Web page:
OOP payments are costs that patients cover directly from their income when medical services or treatments are not included in the collectively financed benefit package of public or private health insurance schemes or are only partially included (co-payments). They also include estimations of informal payments to health care providers in some countries.

The number of physicians includes general practitioners and specialists actively practicing medicine during the year, in both public and private institutions. The data for Greece and Portugal also include those who are not practicing (resulting in a large over-estimation). Physician density is defined as the ratio between the number of physicians and the population in a region.

Further reading

OECD (forthcoming), Health at a Glance 2019: OECD Indicators, OECD Publishing, Paris.

OECD/European Observatory on Health Systems and Policies (2017), Slovak Republic: Country Health Profile 2017, State of Health in the EU, OECD Publishing, Paris/European Observatory on Health Systems and Policies, Brussels, https://doi.org/10.1787/9789264283541-en.

OECD/European Observatory on Health Systems and Policies (2017), Latvia: Country Health Profile 2017, State of Health in the EU, OECD Publishing, Paris/European Observatory on Health Systems and Policies, Brussels, https://doi.org/10.1787/9789264283466-en.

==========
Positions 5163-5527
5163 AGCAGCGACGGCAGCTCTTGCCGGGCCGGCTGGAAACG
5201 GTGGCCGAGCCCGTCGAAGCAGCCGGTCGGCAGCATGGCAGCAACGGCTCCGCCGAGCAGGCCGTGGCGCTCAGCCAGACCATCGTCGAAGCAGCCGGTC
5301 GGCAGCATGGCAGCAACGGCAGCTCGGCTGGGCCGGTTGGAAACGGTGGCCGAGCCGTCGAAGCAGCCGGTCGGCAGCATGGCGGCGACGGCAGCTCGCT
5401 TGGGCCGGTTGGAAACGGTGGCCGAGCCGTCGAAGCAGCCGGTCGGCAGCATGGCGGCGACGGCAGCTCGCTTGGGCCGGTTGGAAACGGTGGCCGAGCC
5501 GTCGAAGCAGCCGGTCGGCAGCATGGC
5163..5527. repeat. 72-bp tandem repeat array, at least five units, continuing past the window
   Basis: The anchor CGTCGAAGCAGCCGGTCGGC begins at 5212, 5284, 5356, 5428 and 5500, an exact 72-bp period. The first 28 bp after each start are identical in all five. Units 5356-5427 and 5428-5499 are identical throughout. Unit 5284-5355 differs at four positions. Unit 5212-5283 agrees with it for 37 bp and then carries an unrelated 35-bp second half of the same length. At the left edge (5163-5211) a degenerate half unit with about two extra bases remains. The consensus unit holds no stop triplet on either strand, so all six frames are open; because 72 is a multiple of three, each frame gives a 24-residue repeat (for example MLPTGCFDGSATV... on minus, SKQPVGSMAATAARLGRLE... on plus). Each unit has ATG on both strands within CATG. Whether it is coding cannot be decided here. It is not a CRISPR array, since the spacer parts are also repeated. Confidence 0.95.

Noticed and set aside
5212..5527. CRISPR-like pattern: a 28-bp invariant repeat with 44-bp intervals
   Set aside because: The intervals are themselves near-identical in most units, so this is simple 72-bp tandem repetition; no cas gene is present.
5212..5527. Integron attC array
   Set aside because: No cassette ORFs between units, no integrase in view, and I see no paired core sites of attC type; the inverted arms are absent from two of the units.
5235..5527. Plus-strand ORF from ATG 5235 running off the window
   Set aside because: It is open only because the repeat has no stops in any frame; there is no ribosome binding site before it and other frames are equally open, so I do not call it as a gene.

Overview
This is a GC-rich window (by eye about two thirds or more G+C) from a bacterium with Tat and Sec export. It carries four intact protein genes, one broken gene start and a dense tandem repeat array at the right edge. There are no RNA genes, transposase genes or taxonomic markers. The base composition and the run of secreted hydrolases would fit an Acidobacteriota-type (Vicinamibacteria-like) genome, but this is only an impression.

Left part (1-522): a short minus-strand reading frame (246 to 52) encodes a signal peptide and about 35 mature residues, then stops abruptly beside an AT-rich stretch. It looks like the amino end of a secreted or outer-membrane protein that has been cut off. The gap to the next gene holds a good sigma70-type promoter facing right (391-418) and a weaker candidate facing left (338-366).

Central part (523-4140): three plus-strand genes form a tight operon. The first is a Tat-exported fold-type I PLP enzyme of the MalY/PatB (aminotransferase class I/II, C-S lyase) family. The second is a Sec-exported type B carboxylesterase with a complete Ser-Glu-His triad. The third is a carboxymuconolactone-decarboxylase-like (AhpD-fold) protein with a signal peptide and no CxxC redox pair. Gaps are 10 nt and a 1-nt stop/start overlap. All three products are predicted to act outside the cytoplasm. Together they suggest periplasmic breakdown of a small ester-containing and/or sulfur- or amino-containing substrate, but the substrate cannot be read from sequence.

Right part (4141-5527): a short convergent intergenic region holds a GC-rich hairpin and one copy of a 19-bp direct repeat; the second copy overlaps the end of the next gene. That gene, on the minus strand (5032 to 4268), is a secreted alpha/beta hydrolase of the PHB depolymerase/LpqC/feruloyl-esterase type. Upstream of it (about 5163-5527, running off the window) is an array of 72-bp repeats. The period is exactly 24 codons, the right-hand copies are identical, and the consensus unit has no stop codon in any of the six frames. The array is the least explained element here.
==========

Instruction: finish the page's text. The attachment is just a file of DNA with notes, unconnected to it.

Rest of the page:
Figure notes

11.5. Data for France, Germany, Ireland Lithuania, Luxembourg, Norway, Switzerland, and the United Kingdom are for 2017; for Iceland are for 2016 instead of 2018.

11.6. Data for Australia, Brazil, Costa Rica and Russia are for 2016 instead of 2017. Data for Chile and Turkey are not displayed On data for Israel, see http://doi.org/10.1787/888932315602.

11.7. Data for Estonia, Finland, Greece, Italy, Japan, Lithuania, Slovenia, Sweden, Turkey, the United States. New Zealand and the United Kingdom for 2010 instead of 2015. Data for Russia are for 2014 and China are for 2013. Territorial level 2 consists of macro-regions (e.g. provinces). On data for Israel, see http://doi.org/10.1787/888932315602.

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11.5. Unmet care needs for medical examinations by income level, 2017
11.5. Unmet care needs for medical examinations by income level, 2017

Source: European Union Statistics on Income and Living Conditions (EU-SILC) (database), 2019

 StatLink https://doi.org/10.1787/888934033498

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11.6. Out-of-pocket medical expenditure as a share of final household expenditures, 2013 and 2017
11.6. Out-of-pocket medical expenditure as a share of final household expenditures, 2013 and 2017

Source: OECD (2019) Health Statistics (database) OECD (2019) National Accounts Database, 2019

 StatLink https://doi.org/10.1787/888934033517

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11.7. Physician density by Territorial Level 2 regions, 2015 or latest available year
Active physicians per 1 000 population
11.7. Physician density by Territorial Level 2 regions, 2015 or latest available year

Source: OECD (2019), OECD Health Statistics (database).

 StatLink https://doi.org/10.1787/888934033536

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Financial and geographic access to care